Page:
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a genus of tridactylous fossil horse; existed from the Upper Miocene until the end of the Pliocene. Hipparion was a small horse (height, up to 1.5 m at the withers). The molars were shorter than in horses of the genus Equus, and the side toes (second and fourth) were small and could not spread outward to prevent the limbs from sinking into the ground. Hipparion lived in large herds (up to several thousand) on grassy, savanna-like plains with occasional groves and bodies of water. During the Upper Miocene they were distributed throughout North America, which is the first place they appeared; later they settled all the continents except South America and Australia.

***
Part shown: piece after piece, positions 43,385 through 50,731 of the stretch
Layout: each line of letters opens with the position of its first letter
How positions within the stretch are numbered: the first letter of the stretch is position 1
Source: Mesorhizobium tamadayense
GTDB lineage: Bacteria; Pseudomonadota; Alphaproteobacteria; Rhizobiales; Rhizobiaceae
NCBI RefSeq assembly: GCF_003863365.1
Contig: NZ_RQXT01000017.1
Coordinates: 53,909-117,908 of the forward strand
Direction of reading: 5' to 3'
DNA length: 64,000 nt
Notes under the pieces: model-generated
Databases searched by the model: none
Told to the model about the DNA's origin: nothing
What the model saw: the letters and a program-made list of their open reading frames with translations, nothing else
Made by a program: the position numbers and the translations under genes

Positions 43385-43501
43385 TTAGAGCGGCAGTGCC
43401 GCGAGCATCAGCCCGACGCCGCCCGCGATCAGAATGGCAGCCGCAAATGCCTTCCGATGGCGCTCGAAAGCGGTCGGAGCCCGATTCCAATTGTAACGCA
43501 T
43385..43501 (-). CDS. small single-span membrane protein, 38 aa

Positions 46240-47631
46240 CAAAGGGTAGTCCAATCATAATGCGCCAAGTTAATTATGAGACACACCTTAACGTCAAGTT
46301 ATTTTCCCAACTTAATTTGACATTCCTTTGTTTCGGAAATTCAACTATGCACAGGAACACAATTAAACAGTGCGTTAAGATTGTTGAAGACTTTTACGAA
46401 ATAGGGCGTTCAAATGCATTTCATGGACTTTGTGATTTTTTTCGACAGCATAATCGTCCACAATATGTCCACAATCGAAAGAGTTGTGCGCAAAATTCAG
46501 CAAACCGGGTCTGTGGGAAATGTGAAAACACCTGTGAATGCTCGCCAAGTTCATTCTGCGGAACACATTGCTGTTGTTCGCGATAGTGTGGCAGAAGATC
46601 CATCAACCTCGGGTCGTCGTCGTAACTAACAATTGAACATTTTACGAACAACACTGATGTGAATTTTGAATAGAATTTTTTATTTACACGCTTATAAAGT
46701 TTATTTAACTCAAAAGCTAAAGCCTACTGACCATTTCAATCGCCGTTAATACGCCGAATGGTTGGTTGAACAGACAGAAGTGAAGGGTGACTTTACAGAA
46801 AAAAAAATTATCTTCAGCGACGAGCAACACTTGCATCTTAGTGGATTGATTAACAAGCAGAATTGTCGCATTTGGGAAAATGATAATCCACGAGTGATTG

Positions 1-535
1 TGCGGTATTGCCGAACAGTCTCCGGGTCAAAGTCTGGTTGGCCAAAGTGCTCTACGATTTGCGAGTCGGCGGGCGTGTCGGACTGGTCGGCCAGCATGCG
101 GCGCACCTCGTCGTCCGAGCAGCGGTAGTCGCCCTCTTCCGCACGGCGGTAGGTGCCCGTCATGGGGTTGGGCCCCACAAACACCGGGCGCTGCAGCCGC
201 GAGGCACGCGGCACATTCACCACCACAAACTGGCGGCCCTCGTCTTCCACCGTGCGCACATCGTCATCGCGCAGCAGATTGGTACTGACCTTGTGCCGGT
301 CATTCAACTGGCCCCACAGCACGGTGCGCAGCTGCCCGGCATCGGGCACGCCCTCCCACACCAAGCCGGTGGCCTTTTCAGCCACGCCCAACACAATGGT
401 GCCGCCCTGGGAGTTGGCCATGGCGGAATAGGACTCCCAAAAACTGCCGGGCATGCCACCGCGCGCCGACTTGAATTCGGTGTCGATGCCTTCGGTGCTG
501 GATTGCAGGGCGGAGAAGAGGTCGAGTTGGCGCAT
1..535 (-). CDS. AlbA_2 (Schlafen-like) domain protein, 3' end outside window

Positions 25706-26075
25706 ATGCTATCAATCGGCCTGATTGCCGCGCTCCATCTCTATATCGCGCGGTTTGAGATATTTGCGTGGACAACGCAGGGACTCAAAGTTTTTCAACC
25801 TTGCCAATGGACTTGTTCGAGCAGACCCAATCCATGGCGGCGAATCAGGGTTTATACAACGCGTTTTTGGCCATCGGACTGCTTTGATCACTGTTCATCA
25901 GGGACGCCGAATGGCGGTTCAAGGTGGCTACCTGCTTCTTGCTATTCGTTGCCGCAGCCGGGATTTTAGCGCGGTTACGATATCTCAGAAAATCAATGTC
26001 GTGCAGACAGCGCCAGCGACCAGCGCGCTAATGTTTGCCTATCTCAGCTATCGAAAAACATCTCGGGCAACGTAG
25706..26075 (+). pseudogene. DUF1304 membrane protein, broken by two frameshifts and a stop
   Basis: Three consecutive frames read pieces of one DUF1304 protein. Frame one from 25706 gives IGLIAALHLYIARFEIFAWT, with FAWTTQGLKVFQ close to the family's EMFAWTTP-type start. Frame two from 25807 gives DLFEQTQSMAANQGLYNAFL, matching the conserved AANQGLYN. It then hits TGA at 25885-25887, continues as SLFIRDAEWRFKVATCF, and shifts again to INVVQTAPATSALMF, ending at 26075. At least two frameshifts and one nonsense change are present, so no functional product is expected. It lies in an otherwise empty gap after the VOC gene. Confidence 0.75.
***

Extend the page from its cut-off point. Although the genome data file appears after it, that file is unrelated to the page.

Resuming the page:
More than 50 species of Hipparion are known; they all became extinct and left no descendants. Hipparion was replaced by the single-hoofed horse, which arose from the closely related genus Pliohippus. Better adapted to the conditions of life in the plains, Pliohippus moved from North America to all continents.
REFERENCESKovalevskii, V. O. Paleontologiia loshadei. Moscow, 1948.
Gromova, V. “Gipparion (rod Hipparion).” Tr. Paleontologicheskogo in-ta, 1952, vol. 36.
Gabuniia, L. K. K istorii gipparionov. Moscow, 1959.
B. A. TROFIMOV